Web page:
Is there a link for that? You're a saint, bro. I'm not a huge fan of the budget brakes. I know they're adequate but for the type of riding we do, the higher the quality the better :D

EDIT: found them :) http://www.amazon.com/Kawasaki-ZZR-250-Brembo-Caliper-Adapter/dp/B00B10DH7Q

u/US_Hiker · 1 pointr/bikewrench

Okay, so with $200, assuming I was doing the work:

Wrap handlebars - $11.53 (sweet dark red, cause the red on there looks awesome already)
Cheap 700c wheels from co-op - $20? (Talk with them about the gearing to see if the range is the same, or if you want tighter range or whatever, they probably have a few sets there with somewhat different gear ranges on the rear)
Saddle from co-op - $5-10
Tubes/tires - $45 (tires, tubes)
Derailleur cables - $7 (Shimano, here)
Brake cables - $10.39 (Shimano, here)
Brake levers - $22.53 (Tektro RL340)
Brakes - $62 - (Tektro 539 rear, front)
5-speed chain - 7.98 (here)

Then I'd try to get pedals and a cheap but aluminum quill stem, handlebars, and seatpost from the co-op. Depending on where you are, you may be able to get all for $20 or less. Functional new parts suggestions: (not guaranteed to fit. These have all sorts of different diameters over the years/models, so you need to know what you have/need. Handlebars, Seatpost, stem.)

u/zipzapzorp · 2 pointsr/FixedGearBicycle

From the bottom up:

  • Pretty standard Alex flip-flop wheelset
  • 56cm Felt Brougham frame (I think it's an '07, but I can't swear to that since I bought it used).
  • FSA Crank with some super shitty pedals I had laying around.
  • Shimano 105 brake.
  • Bontrager stem
  • chopped riser bars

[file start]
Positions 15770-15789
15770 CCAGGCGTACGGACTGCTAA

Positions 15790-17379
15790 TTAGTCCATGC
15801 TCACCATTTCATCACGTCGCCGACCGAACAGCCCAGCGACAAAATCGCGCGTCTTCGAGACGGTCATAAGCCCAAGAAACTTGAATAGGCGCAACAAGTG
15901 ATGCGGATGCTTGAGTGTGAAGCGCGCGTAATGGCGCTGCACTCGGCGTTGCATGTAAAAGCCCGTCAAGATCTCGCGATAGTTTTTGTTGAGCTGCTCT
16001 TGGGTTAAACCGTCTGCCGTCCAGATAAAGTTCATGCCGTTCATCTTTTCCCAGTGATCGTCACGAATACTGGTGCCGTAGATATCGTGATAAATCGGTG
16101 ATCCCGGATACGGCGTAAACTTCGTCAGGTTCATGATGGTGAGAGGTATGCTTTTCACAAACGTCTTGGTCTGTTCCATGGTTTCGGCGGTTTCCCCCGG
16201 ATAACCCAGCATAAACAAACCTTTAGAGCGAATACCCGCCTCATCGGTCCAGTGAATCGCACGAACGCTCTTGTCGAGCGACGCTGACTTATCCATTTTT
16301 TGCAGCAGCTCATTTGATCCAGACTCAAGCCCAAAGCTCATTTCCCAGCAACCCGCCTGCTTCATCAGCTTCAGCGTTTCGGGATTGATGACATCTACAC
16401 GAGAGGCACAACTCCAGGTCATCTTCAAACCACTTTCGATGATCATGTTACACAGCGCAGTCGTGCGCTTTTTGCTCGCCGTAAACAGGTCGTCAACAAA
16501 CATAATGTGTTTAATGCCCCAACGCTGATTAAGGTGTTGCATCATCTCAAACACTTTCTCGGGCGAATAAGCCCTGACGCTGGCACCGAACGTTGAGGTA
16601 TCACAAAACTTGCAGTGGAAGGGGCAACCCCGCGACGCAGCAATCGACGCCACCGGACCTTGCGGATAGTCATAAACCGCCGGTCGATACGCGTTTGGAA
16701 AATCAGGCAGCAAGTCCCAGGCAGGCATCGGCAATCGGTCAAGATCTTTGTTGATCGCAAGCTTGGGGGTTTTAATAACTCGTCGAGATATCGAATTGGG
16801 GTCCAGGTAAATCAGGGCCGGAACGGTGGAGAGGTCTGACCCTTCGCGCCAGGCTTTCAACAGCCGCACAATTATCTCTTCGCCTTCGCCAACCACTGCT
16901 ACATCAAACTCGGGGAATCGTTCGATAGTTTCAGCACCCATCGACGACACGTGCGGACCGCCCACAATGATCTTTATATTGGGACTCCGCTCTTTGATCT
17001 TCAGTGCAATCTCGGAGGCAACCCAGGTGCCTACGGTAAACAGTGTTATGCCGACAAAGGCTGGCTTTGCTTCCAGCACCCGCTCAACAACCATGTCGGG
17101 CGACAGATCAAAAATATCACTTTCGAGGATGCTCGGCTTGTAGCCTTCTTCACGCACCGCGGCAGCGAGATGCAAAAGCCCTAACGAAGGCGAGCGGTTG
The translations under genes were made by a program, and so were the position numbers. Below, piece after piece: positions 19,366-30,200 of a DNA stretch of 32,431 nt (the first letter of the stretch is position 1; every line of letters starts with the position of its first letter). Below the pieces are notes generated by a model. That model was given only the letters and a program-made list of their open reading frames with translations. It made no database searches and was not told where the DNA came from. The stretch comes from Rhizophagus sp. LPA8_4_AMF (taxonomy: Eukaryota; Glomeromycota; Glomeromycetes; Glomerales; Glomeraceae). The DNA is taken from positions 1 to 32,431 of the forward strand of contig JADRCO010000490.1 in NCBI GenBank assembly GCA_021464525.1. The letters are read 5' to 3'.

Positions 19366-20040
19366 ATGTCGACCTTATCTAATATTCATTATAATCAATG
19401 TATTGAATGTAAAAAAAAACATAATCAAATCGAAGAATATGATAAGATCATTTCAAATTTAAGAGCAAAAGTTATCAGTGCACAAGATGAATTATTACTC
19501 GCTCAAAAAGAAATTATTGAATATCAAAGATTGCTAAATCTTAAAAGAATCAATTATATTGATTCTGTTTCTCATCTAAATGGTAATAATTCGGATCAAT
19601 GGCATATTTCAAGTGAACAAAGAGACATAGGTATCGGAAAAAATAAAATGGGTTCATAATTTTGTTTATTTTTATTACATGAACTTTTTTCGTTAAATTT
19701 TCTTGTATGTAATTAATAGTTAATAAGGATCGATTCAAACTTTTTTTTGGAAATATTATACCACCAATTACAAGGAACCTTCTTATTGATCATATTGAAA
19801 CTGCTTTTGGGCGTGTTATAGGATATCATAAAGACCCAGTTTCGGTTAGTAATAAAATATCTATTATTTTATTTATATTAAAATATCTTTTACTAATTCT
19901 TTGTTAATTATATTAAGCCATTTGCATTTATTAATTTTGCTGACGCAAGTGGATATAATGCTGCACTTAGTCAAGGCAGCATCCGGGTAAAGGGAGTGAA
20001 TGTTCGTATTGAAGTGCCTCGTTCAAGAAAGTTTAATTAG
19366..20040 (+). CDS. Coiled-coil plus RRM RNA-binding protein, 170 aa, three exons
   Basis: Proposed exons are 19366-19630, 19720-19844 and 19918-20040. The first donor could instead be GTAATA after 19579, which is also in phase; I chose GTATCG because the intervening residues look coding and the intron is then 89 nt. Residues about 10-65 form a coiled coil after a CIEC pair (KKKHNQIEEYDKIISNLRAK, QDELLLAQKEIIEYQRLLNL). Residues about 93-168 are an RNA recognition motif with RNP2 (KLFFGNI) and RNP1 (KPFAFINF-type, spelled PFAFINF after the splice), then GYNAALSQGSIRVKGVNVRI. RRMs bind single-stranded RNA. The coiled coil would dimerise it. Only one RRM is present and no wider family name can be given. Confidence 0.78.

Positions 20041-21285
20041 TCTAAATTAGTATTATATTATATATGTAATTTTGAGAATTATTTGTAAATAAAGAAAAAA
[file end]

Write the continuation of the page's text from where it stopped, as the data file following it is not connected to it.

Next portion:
• cheap/light Easton seatpost
  • cheap Brooks gel seat

    It's nothing super flashy or expensive, but she rides like a dream and she's built solidly.
u/aggieotis · 1 pointr/bicycling

Honestly, regardless of setup I couldn't get enough stopping power from my canti's and made the switch to mini-V's. I'll never look back. Way better power, and I no longer fret when it's wet or muddy.

These are really cheap and worth a shot. I didn't even have to change brake cables (but did need some extra housing and an inline barrel adjuster).

u/That_Hoopy_Frood · 1 pointr/cycling

I've read that disk brakes put extra force on the fork (which makes sense to me), so I doubt a fork that hasn't been built specifically for disk brakes will be able to withstand that force.

Have you looked into long reach calipers? I'm not sure if that's what you meant by "dropped brakes". You'll need brakes with about 4mm more reach than you have right now.

These brakes seem to be well reviewed for 700c conversions. They are nutted, which is what you'll probably need if the bike is sufficiently vintage (which it probably is, given that it doesn't have 700c wheels).

Edit: looking at this thread, you may have issues with freewheel vs. hub. The last comment is particularly interesting and probably warrants more research for your specific case.

u/ScottishJonJon · 2 pointsr/motorizedbicycles

You may want to look into caliper brakes as well. When I was building mine, the frame and hubs I had didn't have disc brake mounts, meaning I'd either have to weld them on or find really niche adapters (you may be in the same boat?). Most beach cruisers have caliper brake mounting holes though, it's usually just a hole sometimes filled with a bolt in the frame directly above the tire. This is assuming you don't have v-brake mounts which would be even easier.